The macroscopic shaped Ca-Pd@CNT catalyst was synthesized by an ionic induced crosslinking method. A series of Ca-Pd@CNT beads catalysts with controlled macroscopic shaping was prepared with around 0.9 wt.% Pd loading which was confirmed through ICP-OES analysis (Table 1). As shown in Figure 2, the uniform spherical beads with homogeneous diameter around 1.5 mm could be formed successfully through the in-situ gel process. Compared to the initial CNT powder, the apparent volume of the shaped catalyst is smaller due to the shrinkage during the drying process (the inset digital photo of Figure 2a). The energy-dispersive X-ray (EDX) elemental mapping images of Ca-Pd@CNT beads (Figures 2c–g) showed that the Pd and Ca are uniformly dispersed on the Ca-Pd@CNT beads, and only few of them are aggregated in the macroscale. The element composition Ca-Pd@CNT beads derived from EDS spectra is 0.45 at% (Ca) and 0.09 at% (Pd) in atomic percentage, which is a little lower compared to the actual mass loading from the ICP-OES results (vide infra). The medium and high-resolution SEM images clearly show that CNT in the composites entangled highly to form a large porosity dense network and the microscopic filamentous structure of CNT can be seen at high magnification. The above results indicated that highly dispersed particle could be obtained on the surface of CNT with a special macroscale structure through a simple preparation method.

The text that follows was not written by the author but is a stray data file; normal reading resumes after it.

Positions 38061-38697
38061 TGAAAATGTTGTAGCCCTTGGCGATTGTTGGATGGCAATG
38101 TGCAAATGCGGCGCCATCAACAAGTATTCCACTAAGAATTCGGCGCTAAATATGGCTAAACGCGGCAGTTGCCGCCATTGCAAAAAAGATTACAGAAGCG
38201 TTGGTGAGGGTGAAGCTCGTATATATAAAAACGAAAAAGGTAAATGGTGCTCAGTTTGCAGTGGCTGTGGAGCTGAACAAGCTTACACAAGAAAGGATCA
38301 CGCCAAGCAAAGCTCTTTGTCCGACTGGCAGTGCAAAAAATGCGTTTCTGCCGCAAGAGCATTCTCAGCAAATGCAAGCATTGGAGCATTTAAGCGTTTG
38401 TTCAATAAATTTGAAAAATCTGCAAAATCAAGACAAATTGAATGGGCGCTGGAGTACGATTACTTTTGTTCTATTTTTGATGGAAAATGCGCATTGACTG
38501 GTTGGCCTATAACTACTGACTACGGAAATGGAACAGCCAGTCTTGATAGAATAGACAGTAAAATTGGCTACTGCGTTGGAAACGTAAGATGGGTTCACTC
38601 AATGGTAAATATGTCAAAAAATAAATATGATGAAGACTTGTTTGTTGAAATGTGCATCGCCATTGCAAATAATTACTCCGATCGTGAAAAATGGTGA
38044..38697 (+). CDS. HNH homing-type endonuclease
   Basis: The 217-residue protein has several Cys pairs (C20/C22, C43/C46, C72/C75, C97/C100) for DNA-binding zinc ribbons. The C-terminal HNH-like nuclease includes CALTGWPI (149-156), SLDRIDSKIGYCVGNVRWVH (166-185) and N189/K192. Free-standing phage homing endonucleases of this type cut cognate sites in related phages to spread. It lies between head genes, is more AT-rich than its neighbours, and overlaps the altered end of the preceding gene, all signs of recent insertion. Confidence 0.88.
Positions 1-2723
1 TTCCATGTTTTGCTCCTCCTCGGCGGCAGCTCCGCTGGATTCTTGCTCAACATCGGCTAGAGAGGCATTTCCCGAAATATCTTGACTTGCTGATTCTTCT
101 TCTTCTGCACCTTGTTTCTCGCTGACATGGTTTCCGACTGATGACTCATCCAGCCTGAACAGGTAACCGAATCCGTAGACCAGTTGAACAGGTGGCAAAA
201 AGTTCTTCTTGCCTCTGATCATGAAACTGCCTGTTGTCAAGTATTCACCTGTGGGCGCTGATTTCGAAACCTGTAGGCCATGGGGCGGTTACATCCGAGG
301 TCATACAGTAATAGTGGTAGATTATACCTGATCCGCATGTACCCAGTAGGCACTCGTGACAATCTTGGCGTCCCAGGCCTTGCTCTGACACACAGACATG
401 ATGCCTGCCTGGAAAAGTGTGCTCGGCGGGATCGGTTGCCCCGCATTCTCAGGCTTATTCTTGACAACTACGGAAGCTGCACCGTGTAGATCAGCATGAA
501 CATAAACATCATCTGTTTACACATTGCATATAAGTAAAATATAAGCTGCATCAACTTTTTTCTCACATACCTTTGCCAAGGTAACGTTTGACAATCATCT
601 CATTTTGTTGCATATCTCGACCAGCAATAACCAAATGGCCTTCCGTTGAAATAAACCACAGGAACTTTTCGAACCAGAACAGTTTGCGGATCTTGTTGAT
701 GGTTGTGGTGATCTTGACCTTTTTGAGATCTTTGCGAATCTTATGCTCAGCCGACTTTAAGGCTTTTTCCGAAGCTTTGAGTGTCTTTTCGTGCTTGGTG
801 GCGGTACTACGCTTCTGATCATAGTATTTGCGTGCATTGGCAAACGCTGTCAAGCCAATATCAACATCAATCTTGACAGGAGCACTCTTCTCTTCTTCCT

Table 1. Specific surface area from N2 adsorption-desorption isotherms, exactly Pd, Na, and Ca mass loading and catalytic performance in selective hydrogenation of CALa.